"WHO WILL BE THE BOROUGHMONGERS UNDER THE NEW CONSTITUTION ?
Tisis question is asked by Blackwood, in his number for the present month. He answers it as follows.
"The popular journals and leading orators on the popular side in Par- liament! One of them would return more members than are now named by any half-dozen of the great boroughholders in the House of Peers. Perhaps the number of members returned by these great new borough- mongers will stand thus- " Times-72 O'Connell—GO Spectator-37 Ballot-35 Examiner-32 filorning Herald-22 Sun-19 Scotsman-13 "Whoever has attended in the circle of his own acquaintance, or on a general survey of public bodies, to the influence of daily papers in ruling opinion, will not, we are persuaded, deem this statement overcharged. Thus the boasted and long-wished for Reform will amount only to a change of masters."
Suppose this view of the subject to be correct, there remain about three hundred members to be returned, we conceive, by Blackwood' s Magazine, The Standard, John Bull, The Morning Post, &c., &c.
But what if it should he so ? We admit that the people of this empire are about to change masters.; but the important question is, will the change be hurtful or beneficial ? As for O'CONNELL, he is the organ of Irish discontent. Let Ireland be governed exactly like England, and his importance ceases. 0-Connellism and Anti-Unionism mean a desire in the people of Ireland to be placed under the very same government as the people of Kent. A Reformed Parliament will unite England and Ireland. From that moment the sixty-borough-power attri- buted to O'CostsrELL, will, according to the notion of Blackwood, be transferred to the Irish newspapers.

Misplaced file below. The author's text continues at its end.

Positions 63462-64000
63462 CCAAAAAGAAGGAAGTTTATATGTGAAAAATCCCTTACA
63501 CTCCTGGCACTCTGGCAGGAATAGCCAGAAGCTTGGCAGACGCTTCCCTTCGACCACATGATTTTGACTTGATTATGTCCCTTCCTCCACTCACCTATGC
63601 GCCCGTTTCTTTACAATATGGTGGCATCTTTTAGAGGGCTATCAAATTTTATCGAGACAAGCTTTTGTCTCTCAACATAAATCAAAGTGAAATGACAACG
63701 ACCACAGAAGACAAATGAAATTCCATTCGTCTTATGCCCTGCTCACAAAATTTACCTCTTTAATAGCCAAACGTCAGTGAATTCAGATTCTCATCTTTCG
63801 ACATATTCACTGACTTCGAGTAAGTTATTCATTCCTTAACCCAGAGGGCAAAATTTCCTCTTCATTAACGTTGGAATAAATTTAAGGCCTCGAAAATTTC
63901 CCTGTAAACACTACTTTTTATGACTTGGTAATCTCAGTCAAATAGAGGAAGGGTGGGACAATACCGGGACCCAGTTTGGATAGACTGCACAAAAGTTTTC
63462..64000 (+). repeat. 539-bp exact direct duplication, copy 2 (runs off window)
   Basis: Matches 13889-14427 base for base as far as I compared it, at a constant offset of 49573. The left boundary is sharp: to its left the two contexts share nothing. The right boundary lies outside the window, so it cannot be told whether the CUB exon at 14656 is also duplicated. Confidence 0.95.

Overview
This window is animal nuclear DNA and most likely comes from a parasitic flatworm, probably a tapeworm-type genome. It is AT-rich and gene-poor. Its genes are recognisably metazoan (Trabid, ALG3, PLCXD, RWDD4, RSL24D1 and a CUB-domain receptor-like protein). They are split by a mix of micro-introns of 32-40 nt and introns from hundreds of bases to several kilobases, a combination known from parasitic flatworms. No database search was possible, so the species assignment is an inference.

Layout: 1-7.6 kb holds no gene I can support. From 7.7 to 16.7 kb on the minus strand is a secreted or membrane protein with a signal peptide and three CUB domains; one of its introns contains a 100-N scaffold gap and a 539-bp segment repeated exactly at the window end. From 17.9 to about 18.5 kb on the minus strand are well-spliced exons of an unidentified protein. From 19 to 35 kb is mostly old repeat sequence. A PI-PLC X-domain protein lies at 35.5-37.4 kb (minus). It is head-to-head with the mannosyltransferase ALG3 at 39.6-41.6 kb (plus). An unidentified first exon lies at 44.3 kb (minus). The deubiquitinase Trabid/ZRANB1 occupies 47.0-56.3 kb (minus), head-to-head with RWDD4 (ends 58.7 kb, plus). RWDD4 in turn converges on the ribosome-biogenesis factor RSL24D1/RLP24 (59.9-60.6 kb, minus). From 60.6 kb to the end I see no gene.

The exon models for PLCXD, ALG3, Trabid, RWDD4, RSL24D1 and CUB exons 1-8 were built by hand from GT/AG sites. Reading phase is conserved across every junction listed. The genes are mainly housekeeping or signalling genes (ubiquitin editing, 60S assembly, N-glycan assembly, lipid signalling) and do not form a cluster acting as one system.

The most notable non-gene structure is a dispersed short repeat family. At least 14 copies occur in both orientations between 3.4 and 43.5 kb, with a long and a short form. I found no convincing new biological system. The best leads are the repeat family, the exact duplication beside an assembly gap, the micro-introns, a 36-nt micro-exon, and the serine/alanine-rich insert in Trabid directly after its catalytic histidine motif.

But, supposing Journalism to be the universal and omnipotent
Boroughmonger, what then ? The Press is not an original entity, but only the organ of Public Opinion. As, until Ireland shall be united with England, Irish discontent will nominate sixty mem- bers by the agency of O'CONNELL, SO, afterwards, Public Opinion will nominate the entire Parliament by the agency of the Press. Newspapers will, indeed, appear to nominate members of Parlia- ment,—just as, now, the agent of Lord GROSVENOR or the Duke Of NEWCASTLE appears to nominate the members for .Stock- f
Boroughbridge. But as, n4e 01 Loose nouie
isords, the real nomination takes place at Eaton Hall or Clumber- Park, so, in the approaching case of the Press, newspapers win appear tosnominate, whilst the real boroughmongers will be the master of the Press,—viz. the Nation.
It is a defect of Blackwood, that, with all his vigour and acute- ness of mind, he seldom thinks to the end of a subject. We beg of him to observe, that the power to nominate members of Par- liament usually brings profit and honours. What extra profit, what novel enjoyment of honours will the conductors of the Press derive from becoming the "New Boroughmongers ?" None what- ever. The gains of boroughmongering will fall to the new master, not to the new agent—and in the shape, not of pensions, places, mid peerages, but of G000 Laws. What a frightful prospect !